An R/C truck rolls and pitches all the time, going over relatively minor
terrain features, including vegetation.

ian
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Old Aug 25, 2011, 11:25 AM
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I would sooner use a helical over an open BiQuad, but that's just my personal preference.
I suggested the OB because high gain helical tend to have a narrow beam. However they are much easier to build than the OB. Furthermore, I forgot that you'll probably use 1.2ghz, which I'll don't make OB for, at least not now.

-Hugo
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Old Aug 25, 2011, 11:38 AM
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I suggested the OB because high gain helical tend to have a narrow beam. However they are much easier to build than the OB. Furthermore, I forgot that you'll probably use 1.2ghz, which I'll don't make OB for, at least not now.

-Hugo
Actually, I'm going 5.8g. Many of the ground guys are starting to go that way. it seems to match up well with the 2.4g control systems. Less range, but a more stable signal than either 1.2 or 900. Could be that it has less ground plane issues than the lower frequencies.

As far as the "pitch and roll" issues of ground FPV that you mentioned earlier, you are correct. But I'm not looking for gain so high it turns the signal into a "washer". I'm thinking more "flower" vs "Apple" shape. something like a 20-30% flattening and widening of the radiation pattern. Nothing more. Just something to slightly increase the range and give the signal a bit more "punch" when dealing with ground clutter.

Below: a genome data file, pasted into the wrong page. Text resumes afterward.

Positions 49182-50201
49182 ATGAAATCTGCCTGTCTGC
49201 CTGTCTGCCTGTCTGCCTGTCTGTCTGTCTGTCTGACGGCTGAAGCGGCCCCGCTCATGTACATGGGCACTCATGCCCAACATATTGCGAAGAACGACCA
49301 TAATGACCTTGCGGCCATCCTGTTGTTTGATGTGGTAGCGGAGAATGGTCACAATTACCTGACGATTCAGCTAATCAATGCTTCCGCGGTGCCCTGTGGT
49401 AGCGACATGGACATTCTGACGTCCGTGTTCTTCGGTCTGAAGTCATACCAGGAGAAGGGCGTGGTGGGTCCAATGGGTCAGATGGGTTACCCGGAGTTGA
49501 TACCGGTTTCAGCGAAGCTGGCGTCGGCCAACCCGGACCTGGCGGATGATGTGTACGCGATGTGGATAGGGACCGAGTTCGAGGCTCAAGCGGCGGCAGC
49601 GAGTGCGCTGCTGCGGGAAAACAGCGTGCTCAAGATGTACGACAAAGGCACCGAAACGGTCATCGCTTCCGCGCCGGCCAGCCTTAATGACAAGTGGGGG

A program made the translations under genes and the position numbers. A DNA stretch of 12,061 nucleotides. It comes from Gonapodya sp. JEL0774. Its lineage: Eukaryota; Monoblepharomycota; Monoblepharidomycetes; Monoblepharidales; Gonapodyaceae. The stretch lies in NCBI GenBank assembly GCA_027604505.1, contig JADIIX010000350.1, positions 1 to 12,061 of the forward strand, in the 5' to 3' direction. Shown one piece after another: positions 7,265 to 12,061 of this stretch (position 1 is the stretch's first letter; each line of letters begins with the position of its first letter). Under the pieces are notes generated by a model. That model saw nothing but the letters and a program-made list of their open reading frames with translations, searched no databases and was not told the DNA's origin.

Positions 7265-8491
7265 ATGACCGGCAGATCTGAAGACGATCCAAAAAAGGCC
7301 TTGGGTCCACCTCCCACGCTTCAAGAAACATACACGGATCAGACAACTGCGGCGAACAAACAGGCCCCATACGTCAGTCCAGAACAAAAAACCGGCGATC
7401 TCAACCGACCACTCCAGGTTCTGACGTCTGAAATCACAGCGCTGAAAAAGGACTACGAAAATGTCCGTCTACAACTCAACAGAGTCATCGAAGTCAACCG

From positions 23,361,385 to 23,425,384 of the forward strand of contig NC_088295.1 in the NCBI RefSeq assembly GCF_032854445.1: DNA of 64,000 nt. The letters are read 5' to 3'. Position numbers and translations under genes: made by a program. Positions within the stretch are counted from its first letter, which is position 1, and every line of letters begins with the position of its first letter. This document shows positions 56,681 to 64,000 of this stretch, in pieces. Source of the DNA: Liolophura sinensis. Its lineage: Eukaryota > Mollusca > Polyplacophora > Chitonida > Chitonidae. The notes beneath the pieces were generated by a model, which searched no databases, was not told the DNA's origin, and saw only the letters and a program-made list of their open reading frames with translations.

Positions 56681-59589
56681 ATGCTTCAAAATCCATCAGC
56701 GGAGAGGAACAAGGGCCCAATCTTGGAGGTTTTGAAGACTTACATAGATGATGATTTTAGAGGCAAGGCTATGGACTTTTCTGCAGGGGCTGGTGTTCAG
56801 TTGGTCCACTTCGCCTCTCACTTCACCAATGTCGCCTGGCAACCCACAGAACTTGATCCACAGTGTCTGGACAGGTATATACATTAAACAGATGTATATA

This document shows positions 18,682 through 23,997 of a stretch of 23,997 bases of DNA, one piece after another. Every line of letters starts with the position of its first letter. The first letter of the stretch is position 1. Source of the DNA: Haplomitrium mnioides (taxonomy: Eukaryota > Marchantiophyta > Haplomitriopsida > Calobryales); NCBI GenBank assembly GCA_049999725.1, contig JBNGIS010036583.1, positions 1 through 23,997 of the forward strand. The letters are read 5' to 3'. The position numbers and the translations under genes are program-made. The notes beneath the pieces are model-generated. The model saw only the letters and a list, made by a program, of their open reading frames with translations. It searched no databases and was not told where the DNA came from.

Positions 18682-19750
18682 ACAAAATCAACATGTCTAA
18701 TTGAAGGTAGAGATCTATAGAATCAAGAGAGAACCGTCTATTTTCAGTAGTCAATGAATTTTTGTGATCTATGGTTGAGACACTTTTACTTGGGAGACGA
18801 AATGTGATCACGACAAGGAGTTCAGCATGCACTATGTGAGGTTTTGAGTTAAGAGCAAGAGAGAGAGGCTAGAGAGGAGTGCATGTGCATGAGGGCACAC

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Old Aug 25, 2011, 06:04 PM
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Originally Posted by Wearyman View Post
Actually, I'm going 5.8g. Many of the ground guys are starting to go that way. it seems to match up well with the 2.4g control systems. Less range, but a more stable signal than either 1.2 or 900. Could be that it has less ground plane issues than the lower frequencies.

As far as the "pitch and roll" issues of ground FPV that you mentioned earlier, you are correct. But I'm not looking for gain so high it turns the signal into a "washer". I'm thinking more "flower" vs "Apple" shape. something like a 20-30% flattening and widening of the radiation pattern. Nothing more. Just something to slightly increase the range and give the signal a bit more "punch" when dealing with ground clutter.
Remember how your mother use to say "if everybody jumped off a bridge, would you jump too?" That applies here. You want a LOWER frequency for object penetration. Go 900 or 1.2. 5.8 cannot penetrate trees let alone hills and structures.

I was referring to the AMOS as an RX antenna, not a TX antenna.

-Alex